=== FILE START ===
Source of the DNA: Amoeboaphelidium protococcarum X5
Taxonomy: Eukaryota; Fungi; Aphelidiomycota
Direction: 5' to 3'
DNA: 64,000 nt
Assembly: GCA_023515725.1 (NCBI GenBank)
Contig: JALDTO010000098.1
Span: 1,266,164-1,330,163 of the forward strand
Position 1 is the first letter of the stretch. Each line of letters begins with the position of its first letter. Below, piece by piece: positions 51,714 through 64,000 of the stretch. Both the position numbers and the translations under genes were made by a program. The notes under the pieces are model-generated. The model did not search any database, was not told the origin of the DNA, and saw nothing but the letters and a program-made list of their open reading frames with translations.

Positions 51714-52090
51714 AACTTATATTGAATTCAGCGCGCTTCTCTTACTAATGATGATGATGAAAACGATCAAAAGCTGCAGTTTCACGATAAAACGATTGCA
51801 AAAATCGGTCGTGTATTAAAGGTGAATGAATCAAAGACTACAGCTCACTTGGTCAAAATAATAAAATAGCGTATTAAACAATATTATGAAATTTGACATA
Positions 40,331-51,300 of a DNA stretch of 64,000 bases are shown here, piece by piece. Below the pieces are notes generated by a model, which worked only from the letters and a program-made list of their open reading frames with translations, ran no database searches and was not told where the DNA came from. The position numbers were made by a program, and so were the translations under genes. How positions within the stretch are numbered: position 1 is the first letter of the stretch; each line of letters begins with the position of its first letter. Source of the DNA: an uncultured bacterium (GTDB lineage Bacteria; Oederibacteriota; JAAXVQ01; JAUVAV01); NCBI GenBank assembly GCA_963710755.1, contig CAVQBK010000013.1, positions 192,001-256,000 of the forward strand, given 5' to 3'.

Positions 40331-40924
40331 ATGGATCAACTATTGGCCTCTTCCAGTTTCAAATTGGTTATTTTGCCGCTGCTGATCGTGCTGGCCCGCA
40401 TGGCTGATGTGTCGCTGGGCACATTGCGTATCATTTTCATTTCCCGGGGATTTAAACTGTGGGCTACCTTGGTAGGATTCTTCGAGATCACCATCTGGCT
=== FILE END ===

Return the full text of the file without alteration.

Source of the DNA: Amoeboaphelidium protococcarum X5
Taxonomy: Eukaryota; Fungi; Aphelidiomycota
Direction: 5' to 3'
DNA: 64,000 nt
Assembly: GCA_023515725.1 (NCBI GenBank)
Contig: JALDTO010000098.1
Span: 1,266,164-1,330,163 of the forward strand
Position 1 is the first letter of the stretch. Each line of letters begins with the position of its first letter. Below, piece by piece: positions 51,714 through 64,000 of the stretch. Both the position numbers and the translations under genes were made by a program. The notes under the pieces are model-generated. The model did not search any database, was not told the origin of the DNA, and saw nothing but the letters and a program-made list of their open reading frames with translations.

Positions 51714-52090
51714 AACTTATATTGAATTCAGCGCGCTTCTCTTACTAATGATGATGATGAAAACGATCAAAAGCTGCAGTTTCACGATAAAACGATTGCA
51801 AAAATCGGTCGTGTATTAAAGGTGAATGAATCAAAGACTACAGCTCACTTGGTCAAAATAATAAAATAGCGTATTAAACAATATTATGAAATTTGACATA
Positions 40,331-51,300 of a DNA stretch of 64,000 bases are shown here, piece by piece. Below the pieces are notes generated by a model, which worked only from the letters and a program-made list of their open reading frames with translations, ran no database searches and was not told where the DNA came from. The position numbers were made by a program, and so were the translations under genes. How positions within the stretch are numbered: position 1 is the first letter of the stretch; each line of letters begins with the position of its first letter. Source of the DNA: an uncultured bacterium (GTDB lineage Bacteria; Oederibacteriota; JAAXVQ01; JAUVAV01); NCBI GenBank assembly GCA_963710755.1, contig CAVQBK010000013.1, positions 192,001-256,000 of the forward strand, given 5' to 3'.

Positions 40331-40924
40331 ATGGATCAACTATTGGCCTCTTCCAGTTTCAAATTGGTTATTTTGCCGCTGCTGATCGTGCTGGCCCGCA
40401 TGGCTGATGTGTCGCTGGGCACATTGCGTATCATTTTCATTTCCCGGGGATTTAAACTGTGGGCTACCTTGGTAGGATTCTTCGAGATCACCATCTGGCT